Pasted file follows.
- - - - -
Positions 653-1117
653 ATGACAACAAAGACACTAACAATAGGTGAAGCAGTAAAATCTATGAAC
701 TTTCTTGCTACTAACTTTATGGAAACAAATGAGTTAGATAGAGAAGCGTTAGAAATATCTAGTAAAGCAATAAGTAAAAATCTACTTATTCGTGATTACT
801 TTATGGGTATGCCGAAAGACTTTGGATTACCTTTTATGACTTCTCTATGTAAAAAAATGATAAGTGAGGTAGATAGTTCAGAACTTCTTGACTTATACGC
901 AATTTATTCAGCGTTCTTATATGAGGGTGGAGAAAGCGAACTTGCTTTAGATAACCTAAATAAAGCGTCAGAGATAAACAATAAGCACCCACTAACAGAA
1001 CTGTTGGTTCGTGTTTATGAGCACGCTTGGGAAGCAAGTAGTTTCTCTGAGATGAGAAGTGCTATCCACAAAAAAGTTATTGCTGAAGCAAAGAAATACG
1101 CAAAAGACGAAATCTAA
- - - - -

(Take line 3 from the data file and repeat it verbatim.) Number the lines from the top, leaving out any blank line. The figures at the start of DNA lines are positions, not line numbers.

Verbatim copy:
701 TTTCTTGCTACTAACTTTATGGAAACAAATGAGTTAGATAGAGAAGCGTTAGAAATATCTAGTAAAGCAATAAGTAAAAATCTACTTATTCGTGATTACT